As a funeral director, I often direct military service member’s last services. The military honors provided by the Department of Defense are awe inspiring. This past weekend, I directed a service for a Vietnam Veteran. As I sat in my arrangement room with his wife, finalizing the details of his service, we discussed his military honors. The services needed a brief delay allowing his grandson travel time home from his duty station. He had followed his grandfather’s heroic example and was in the service of his nation some distance away. As we continued our interview, I realized that this Vietnam Veteran had passed his desire to serve through the generations of his family. He had two sons, as well as, his grandson who were service members. His widow preferred that rather than strangers render his military honors, his sons and grandson lovingly provide them.
The pall bearers carried the wartime hero to his final resting place, and his grave was dedicated as hallowed ground. The boatswain's pipe blew a final farewell, and the last bell rang signaling to all that a hero had departed. Just before taps rang true, three men stepped out of ranks and marched to the casket. They lifted the flag and with great care, folded it into a beautiful field of blue with white stars. The sons relinquished the folded flag to the grandson, and as he called his about face, he marched over to his grandmother. Handsomely dressed in his crisp uniform, he thanked his grandmother for her husband’s brave service, tearfully handed her the folded flag on behalf of a grateful nation, and slowly and methodically saluted the final moment his grandfather’s body remained above ground.
That was it. That was goodbye. It was beautiful, spiritual, emotional, ceremonial, and wholly inadequate for the service and sacrifices given by an American hero. Amazing American heroes lie in graves all across the world with untold stories of selflessness and sacrifice, and their families mourn their loss. Giving a folded flag to the survivor of an American hero seems too trivial unless you understand the symbolism of its colors as adopted from the Great Seal.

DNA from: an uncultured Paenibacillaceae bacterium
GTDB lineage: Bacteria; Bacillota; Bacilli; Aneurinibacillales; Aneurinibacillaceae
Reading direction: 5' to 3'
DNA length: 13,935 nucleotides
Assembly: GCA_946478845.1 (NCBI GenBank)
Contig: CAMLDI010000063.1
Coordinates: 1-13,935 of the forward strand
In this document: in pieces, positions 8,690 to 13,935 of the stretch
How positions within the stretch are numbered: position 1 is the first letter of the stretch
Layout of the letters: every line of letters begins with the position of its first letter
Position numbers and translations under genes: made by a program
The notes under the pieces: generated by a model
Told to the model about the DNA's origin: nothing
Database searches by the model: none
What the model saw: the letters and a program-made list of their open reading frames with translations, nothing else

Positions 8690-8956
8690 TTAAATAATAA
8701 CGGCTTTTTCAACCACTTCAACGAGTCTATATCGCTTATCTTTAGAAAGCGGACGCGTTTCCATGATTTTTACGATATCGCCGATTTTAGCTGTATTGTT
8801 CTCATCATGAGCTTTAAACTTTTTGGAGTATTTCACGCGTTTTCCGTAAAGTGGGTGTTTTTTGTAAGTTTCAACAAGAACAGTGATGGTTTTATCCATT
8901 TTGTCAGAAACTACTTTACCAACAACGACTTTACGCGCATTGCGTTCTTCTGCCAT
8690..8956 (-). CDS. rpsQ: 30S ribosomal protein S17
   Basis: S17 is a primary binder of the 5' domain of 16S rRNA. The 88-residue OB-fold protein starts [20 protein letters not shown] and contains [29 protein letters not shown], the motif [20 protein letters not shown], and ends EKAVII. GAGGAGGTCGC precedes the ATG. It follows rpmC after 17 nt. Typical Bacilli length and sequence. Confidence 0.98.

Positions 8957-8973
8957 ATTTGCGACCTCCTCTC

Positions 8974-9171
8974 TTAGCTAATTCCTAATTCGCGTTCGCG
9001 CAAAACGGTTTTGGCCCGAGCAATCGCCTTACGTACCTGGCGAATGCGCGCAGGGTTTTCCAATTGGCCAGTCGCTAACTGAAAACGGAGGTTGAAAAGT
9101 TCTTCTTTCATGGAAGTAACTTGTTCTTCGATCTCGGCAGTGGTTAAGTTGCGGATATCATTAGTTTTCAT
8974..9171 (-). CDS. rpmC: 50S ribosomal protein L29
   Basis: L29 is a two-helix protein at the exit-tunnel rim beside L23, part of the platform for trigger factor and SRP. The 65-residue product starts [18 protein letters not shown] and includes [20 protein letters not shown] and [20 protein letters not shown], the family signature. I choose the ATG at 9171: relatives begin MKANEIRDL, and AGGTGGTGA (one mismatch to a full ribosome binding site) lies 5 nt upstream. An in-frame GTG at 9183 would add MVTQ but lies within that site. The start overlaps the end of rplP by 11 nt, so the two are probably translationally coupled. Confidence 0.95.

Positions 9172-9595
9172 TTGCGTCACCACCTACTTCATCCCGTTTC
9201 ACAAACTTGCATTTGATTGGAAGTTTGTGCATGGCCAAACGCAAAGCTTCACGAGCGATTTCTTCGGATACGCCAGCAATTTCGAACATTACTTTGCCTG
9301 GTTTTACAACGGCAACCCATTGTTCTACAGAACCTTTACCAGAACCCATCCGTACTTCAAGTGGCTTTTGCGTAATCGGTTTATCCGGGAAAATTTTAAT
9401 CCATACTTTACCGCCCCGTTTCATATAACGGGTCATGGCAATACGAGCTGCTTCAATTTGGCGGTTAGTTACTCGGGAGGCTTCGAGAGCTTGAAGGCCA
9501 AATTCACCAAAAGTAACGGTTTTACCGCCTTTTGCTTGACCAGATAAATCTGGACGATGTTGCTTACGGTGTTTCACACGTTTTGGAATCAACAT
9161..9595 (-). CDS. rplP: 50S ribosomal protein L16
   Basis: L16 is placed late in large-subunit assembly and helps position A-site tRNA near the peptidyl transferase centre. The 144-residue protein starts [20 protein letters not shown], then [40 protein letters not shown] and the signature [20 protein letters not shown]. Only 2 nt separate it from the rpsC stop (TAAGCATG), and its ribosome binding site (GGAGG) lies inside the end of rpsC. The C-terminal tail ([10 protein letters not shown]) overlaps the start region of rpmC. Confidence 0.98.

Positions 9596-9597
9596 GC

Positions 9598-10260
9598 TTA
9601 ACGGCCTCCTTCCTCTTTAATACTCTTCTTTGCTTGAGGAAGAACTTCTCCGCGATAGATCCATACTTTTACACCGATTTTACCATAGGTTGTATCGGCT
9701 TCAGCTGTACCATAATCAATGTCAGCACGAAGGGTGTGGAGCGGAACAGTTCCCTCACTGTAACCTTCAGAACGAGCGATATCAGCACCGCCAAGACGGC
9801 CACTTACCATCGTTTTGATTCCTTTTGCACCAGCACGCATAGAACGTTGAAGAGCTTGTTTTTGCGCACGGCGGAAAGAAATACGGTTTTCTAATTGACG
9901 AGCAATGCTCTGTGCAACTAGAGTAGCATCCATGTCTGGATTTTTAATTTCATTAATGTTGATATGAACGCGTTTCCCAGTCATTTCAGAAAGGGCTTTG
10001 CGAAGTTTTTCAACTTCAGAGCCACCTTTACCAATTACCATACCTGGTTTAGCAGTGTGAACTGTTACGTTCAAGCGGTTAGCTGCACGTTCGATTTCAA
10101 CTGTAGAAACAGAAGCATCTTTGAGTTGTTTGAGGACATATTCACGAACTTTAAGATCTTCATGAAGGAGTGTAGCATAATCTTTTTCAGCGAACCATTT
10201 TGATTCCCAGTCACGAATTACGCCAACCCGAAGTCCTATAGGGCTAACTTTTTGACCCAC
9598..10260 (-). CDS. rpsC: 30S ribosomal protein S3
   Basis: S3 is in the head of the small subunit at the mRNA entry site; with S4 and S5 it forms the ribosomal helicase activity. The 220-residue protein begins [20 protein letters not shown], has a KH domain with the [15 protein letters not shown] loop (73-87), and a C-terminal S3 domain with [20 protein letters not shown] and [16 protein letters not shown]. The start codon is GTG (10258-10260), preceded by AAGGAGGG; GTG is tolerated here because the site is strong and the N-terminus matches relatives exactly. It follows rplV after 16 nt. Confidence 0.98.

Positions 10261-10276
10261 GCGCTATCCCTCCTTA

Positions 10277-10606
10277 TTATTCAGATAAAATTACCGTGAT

"…White signifies purity and innocence, Red, hardiness & valour, and Blue signifies vigilance, perseverance & justice." (Charles Thompson, Secretary of the Continental Congress,1777)
"The star is a symbol of the heavens and the divine goal to which man has aspired from time immemorial; the stripe is symbolic of the rays of light emanating from the sun." (1977, House of Representatives)
A hero is a hero by nature, not by choice. They perform heroics because it is who they are, not because they desire accolades. A folded American flag is probably the greatest form of respect one could give an American hero. It embodies the very spirit of American loyalty and sacrifice, America’s principles of liberty and justice, and the selfless nature of American military heroes.
American military families suffer the pain and anguish that their service members experience as they serve for liberty and justice across the globe. They come together on the day of burial with heavy hearts and lay to rest their American heroes as they receive their folded flags and emotionally listen to the bugler’s final notes of honor and respect. As Pearl Harbor Day approaches, I recall the recognition and regard offered as the American servicemen walked past the sidewalk café in Nice France. I remember the gratitude expressed by our friends and their neighbors who experienced the great liberation of Normandy. Pearl Harbor Day is an American Day of Remembrance. People who are grateful for and humbled by, the pure sacrifices of our great American military heroes also remember it.
My name is Tracy Renee Lee. I am the owner and Managing Funeral Director at Queen City Funeral Home in Queen City Texas. I am an author, syndicated columnist, and co-founder of Heaven Sent, Corp. I write books and weekly bereavement articles related to understanding and coping with grief. I am the American Funeral Director of the Year Runner-Up and recipient of the BBB’s Integrity Award. I deliver powerful messages and motivate audiences toward positive recovery. It is my life's work to comfort the bereaved and help them live on.
For additional encouragement, read other articles or watch video “Grief Briefs,” please go to my website at www.MourningCoffee.com.